The hybrid-electric BMW i8 is more than a sports car. I think it represents the future of the automobile. Let’s start with its CO2 emissions of just 49g/km and its frugal fuel consumption similar to a hatchback. These figures alone make the i8 an exciting proposition. But taken alongside the car’s performance credentials – a 0 to 62mph acceleration time of 4.4 seconds and a top speed of 155mph – and you have a car that’s more than capable of entertaining the most enthusiastic driver, even while it massages their conscience.
As the fastest hybrid car BMW has ever produced, it seemed only right to test the i8 on one of the country’s finest race tracks. So I took it to Thruxton Circuit in Hampshire, giving it every opportunity to display its ample talents in front of a Telegraph film crew.
With a clear road before it, the i8 feels absolutely at home. Its powertrain is a clever combination of electric motor and twin-turbo petrol engine. The latter component is mounted just ahead of the rear wheels. Allied to a super-light carbon-fibre body, the result is a vehicle with exquisite balance that just begs to be cornered at speed.
Needless to say, I accepted the invitation gleefully, and my efforts were rewarded. The i8’s responsive steering offered just the right amount of feedback to find a good line through the bends, while the seamless power delivery gave me a fantastic feeling of control.
That feeling is enhanced by the four-wheel drive set-up. The electric motor drives the front axle, with the petrol lump turning the rear. They work harmoniously to provide optimum traction in all conditions, giving a real sense of empowerment when you’re in the driver’s seat.
Talking of being in control, the i8 offers a choice of three driving modes, to suit the driver’s priorities. Naturally, I selected Sport mode for our Thruxton test, ensuring the car delivered the very best performance for high-speed use with super-responsive acceleration and jaw-dropping handling.
Under everyday conditions, Comfort would definitely be the mode of choice. This gently softens the acceleration for a more relaxed driving experience, blending electric and petrol power to pleasing effect.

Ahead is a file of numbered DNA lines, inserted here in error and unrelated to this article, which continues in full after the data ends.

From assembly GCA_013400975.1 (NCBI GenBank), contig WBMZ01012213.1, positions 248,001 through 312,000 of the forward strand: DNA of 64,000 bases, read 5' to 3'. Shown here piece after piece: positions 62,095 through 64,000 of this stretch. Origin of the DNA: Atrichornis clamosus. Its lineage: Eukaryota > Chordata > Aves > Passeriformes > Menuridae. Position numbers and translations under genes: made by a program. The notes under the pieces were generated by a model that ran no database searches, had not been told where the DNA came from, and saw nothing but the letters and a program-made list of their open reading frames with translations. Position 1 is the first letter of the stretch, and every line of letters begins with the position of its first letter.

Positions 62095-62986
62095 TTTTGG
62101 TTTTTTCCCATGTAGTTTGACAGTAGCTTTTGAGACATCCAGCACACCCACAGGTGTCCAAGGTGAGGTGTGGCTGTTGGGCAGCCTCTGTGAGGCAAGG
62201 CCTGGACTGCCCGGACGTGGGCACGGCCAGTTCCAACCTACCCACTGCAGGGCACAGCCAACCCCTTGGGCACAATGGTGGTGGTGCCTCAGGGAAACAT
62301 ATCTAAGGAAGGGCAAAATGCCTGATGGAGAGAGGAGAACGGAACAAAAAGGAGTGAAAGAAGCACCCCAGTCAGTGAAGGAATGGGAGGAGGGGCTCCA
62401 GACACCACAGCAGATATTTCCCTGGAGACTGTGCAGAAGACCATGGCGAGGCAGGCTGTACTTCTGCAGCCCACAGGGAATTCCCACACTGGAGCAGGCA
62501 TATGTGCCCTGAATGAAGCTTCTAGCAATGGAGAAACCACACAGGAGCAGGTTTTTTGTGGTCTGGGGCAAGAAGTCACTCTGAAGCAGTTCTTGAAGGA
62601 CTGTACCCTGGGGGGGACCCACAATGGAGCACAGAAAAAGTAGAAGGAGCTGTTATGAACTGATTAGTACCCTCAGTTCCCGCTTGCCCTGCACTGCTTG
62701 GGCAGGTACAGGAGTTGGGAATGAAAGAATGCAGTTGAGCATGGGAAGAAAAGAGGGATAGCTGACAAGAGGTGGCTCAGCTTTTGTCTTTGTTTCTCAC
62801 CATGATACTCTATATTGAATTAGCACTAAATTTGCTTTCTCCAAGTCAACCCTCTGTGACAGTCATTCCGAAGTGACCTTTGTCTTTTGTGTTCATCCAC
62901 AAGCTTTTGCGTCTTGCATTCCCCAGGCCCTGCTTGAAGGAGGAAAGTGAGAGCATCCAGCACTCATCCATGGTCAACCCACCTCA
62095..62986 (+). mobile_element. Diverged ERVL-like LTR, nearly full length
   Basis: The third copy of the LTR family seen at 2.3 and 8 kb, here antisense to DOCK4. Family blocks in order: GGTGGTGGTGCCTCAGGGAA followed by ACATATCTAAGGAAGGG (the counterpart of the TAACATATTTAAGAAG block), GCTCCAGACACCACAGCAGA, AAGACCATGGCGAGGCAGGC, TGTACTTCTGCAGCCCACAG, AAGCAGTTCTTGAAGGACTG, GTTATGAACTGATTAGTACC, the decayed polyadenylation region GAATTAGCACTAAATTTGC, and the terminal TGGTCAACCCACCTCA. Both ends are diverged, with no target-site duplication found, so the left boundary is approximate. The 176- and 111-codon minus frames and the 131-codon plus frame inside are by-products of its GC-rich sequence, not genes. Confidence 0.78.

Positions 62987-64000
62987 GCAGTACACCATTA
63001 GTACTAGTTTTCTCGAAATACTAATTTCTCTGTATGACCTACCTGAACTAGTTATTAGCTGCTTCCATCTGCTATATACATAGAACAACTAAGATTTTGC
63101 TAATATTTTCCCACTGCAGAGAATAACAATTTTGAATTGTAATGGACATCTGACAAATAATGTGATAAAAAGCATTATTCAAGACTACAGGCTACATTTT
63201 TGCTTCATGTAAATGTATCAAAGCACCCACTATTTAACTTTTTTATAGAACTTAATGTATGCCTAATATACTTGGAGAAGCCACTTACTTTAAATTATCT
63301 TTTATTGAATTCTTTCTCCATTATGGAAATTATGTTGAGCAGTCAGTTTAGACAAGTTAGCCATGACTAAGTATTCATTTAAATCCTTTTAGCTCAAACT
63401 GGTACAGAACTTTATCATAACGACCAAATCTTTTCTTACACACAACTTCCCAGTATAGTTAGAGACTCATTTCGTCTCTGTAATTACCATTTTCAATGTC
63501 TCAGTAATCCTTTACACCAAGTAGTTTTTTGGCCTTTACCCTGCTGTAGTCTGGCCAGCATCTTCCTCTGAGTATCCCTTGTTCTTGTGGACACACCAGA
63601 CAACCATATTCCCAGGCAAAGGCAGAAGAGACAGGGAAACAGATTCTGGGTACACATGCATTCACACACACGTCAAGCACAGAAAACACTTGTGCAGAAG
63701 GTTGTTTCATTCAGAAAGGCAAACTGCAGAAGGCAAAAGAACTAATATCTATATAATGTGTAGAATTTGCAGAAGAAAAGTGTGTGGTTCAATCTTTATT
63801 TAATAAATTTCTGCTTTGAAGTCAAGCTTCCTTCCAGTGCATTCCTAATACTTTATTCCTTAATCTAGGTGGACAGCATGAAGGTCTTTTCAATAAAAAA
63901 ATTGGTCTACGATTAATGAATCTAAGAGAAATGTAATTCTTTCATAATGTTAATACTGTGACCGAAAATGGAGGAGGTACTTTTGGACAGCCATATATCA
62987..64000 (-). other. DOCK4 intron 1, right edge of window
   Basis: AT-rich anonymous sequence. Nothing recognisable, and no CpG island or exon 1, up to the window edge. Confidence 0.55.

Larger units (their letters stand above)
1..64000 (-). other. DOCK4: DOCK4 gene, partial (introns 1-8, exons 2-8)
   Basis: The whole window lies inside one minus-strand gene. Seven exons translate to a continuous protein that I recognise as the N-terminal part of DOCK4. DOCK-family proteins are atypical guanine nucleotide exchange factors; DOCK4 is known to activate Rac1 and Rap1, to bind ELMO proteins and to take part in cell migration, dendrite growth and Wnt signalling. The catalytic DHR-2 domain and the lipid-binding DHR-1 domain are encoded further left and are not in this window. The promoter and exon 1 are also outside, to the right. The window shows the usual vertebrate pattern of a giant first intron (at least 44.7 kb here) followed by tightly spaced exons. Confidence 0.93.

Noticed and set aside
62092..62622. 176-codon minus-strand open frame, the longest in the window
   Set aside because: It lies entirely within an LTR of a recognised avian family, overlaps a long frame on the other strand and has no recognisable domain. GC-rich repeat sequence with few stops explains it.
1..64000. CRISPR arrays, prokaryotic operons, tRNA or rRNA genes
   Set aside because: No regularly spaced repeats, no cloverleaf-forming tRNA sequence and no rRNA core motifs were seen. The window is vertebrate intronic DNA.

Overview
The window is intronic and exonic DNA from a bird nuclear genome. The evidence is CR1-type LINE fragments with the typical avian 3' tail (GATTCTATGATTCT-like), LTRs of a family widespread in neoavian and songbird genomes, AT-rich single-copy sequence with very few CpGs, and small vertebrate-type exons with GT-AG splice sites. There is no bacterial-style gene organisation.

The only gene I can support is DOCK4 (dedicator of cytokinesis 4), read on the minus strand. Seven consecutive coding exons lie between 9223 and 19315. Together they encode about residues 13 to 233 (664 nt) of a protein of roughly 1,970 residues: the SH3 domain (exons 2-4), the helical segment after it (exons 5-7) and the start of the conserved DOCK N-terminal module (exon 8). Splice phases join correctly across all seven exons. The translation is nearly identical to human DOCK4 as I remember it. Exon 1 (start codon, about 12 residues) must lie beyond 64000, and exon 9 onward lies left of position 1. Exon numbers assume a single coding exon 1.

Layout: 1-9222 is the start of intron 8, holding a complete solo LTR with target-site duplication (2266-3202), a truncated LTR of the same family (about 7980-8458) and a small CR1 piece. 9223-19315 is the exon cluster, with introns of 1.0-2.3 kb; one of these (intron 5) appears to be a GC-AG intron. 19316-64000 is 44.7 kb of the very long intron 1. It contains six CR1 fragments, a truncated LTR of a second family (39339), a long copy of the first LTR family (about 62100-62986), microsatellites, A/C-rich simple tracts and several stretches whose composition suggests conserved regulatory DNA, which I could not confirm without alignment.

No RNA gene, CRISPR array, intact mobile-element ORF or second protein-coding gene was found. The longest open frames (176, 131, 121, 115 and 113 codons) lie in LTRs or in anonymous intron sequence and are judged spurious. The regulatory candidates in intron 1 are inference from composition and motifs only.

If economy is your concern, Eco Pro mode is designed to minimise energy consumption. It adjusts the car’s acceleration and braking, as well as the heating and cooling settings, so that everything works as efficiently as possible. As a result, you can cover up to 373 miles without stopping to refuel or recharge, successfully rebutting the notion that eco-friendly cars aren’t suitable for everyday use.
Actually, this speaks of one of the i8’s most striking features. For all its sports-car pizzazz and hi-tech character, it feels very much like a car you could live with, day in, day out. Yes, you’d enjoy testing it to the limit when the opportunity arises. And yes, you’d relish its energy-efficiency and tiny carbon emissions. But at root, the i8’s appeal lies in the fact that it’s just an extremely impressive car; one that would be a genuine pleasure to own.
All of which makes the car’s futuristic character doubly intriguing. Because although it looks like something from the sci-fi movies I watched in my youth, it’s remarkably well-suited to the real world. It certainly is a car of the future. But as I found out on the Thruxton asphalt, that future is here right now – and it’s shaping up to be very exciting indeed.
The BMW i Range is part of a smarter, faster world. Imagine a car that drives like a BMW, but recharges like a smartphone and communicates with your other devices. Whether it’s the compact but ultra-intelligent i3 or the blisteringly fast i8, these are the technologies driving your world forward.